Main Outcomes and Measures  Weight loss and body mass index at 6- and 12-month follow-up (±3 months for both periods).

Results  Among 59 eligible articles reporting 48 unique randomized trials (including 7286 individuals) and compared with no diet, the largest weight loss was associated with low-carbohydrate diets (8.73 kg [95% credible interval {CI}, 7.27 to 10.20 kg] at 6-month follow-up and 7.25 kg [95% CI, 5.33 to 9.25 kg] at 12-month follow-up) and low-fat diets (7.99 kg [95% CI, 6.01 to 9.92 kg] at 6-month follow-up and 7.27 kg [95% CI, 5.26 to 9.34 kg] at 12-month follow-up). Weight loss differences between individual diets were minimal. For example, the Atkins diet resulted in a 1.71 kg greater weight loss than the Zone diet at 6-month follow-up. Between 6- and 12-month follow-up, the influence of behavioral support (3.23 kg [95% CI, 2.23 to 4.23 kg] at 6-month follow-up vs 1.08 kg [95% CI, −1.82 to 3.96 kg] at 12-month follow-up) and exercise (0.64 kg [95% CI, −0.35 to 1.66 kg] vs 2.13 kg [95% CI, 0.43 to 3.85 kg], respectively) on weight loss differed.

Conclusions and Relevance  Significant weight loss was observed with any low-carbohydrate or low-fat diet. Weight loss differences between individual named diets were small. This supports the practice of recommending any diet that a patient will adhere to in order to lose weight.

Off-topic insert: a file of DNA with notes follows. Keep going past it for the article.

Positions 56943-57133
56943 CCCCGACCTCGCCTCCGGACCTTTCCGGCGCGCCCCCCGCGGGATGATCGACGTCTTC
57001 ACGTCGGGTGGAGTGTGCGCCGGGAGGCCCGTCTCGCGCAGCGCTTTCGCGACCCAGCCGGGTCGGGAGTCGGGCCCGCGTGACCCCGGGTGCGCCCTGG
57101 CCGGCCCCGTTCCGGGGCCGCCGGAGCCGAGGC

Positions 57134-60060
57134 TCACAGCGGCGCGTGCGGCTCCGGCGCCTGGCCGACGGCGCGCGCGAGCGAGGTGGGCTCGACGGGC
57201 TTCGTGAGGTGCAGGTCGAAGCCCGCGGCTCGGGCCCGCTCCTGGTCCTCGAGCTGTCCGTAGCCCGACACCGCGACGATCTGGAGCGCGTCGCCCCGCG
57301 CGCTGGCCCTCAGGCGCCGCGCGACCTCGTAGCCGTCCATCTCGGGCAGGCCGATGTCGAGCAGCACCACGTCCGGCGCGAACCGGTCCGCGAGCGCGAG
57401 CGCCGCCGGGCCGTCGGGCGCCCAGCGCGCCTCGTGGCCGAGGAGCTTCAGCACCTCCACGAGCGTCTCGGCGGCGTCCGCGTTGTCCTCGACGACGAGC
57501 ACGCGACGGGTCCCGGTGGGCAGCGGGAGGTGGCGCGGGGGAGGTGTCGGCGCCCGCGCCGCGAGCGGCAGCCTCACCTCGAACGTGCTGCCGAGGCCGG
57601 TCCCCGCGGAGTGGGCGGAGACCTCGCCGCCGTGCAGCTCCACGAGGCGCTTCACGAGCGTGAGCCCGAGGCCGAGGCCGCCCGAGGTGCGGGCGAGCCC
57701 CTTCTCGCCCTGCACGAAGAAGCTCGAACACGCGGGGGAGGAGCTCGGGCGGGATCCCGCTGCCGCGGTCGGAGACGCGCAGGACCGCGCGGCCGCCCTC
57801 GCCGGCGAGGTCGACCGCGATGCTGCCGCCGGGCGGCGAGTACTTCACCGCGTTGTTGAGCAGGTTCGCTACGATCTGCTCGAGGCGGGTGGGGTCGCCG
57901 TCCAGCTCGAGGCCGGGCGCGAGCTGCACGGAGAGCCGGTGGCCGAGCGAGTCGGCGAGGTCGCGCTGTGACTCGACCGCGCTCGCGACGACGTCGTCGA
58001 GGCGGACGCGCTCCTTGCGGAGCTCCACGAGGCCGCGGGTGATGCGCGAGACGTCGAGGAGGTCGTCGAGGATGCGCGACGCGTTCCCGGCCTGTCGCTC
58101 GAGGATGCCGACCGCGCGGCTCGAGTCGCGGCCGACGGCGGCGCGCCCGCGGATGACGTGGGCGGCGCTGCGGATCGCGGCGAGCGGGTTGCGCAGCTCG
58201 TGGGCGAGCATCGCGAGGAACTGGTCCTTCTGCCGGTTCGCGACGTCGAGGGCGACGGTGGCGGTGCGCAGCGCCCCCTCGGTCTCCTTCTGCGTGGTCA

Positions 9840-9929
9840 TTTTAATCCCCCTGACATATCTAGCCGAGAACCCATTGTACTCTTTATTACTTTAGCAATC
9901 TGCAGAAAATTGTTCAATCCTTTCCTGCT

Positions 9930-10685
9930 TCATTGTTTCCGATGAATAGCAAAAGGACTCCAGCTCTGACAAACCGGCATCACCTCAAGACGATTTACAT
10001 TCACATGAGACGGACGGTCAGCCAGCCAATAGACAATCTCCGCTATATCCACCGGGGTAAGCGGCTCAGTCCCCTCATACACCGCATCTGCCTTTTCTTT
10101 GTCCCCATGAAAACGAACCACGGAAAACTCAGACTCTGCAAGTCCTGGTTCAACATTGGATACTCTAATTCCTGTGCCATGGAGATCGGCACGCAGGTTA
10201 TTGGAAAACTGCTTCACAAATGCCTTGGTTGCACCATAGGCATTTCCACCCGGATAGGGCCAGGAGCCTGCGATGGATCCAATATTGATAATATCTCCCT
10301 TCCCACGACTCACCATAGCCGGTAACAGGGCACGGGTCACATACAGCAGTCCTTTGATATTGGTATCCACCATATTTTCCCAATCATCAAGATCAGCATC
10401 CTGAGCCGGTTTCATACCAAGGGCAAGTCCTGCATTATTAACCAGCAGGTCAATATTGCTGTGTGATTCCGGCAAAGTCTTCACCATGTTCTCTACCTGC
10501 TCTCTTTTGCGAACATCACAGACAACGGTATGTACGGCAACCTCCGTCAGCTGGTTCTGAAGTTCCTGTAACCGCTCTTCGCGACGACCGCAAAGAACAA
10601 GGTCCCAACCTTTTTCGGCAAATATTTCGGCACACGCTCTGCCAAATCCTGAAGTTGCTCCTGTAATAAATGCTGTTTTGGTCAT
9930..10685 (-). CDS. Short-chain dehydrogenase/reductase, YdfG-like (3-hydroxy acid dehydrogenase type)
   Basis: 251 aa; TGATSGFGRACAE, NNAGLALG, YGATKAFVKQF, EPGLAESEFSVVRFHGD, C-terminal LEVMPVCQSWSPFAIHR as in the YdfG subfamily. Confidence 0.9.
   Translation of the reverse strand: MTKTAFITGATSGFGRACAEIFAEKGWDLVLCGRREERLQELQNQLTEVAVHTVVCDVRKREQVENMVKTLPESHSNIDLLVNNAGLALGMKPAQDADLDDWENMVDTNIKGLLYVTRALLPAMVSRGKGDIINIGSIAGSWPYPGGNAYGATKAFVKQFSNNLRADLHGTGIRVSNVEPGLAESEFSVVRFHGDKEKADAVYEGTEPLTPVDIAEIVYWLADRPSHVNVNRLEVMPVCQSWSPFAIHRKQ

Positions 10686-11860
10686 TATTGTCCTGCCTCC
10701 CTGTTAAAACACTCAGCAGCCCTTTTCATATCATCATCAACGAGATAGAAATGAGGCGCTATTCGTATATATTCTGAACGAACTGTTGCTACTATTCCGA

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Figure 1.
Difference in Mean Weight Loss at 6- and 12-Month Follow-up Across All Diet Classes With 95% Credible Intervals

The values above the diet classes (blue boxes) correspond to the difference in mean weight lost between the columns and row at 12 months (eg, the difference in average weight lost between moderate macronutrients and no diet at 12 months is 5.70 kg). The values below the diet classes correspond to the difference in mean weight lost between the row and the column at 6 months (eg, the difference in average weight lost between moderate macronutrients and no diet at 6 months is 6.78 kg). LEARN indicates Lifestyle, Exercise, Attitudes, Relationships, and Nutrition.

aThe values in parentheses represent the estimated probability of that treatment being the best.

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Place holder to copy figure label and caption
Figure 2.
Difference in Mean Weight Loss Across Diets With 95% Credible Intervals

The values above the named diets (blue boxes) correspond to the difference in mean weight lost between the columns and row at 12 months (eg, the difference in average weight lost between the Ornish diet and no diet at 12 months is 6.55 kg). The values below the diet classes correspond to the difference in mean weight lost between the row and the column at 6 months (eg, the difference in average weight lost between the Ornish diet and no diet at 6 months is 9.03 kg). LEARN indicates Lifestyle, Exercise, Attitudes, Relationships, and Nutrition.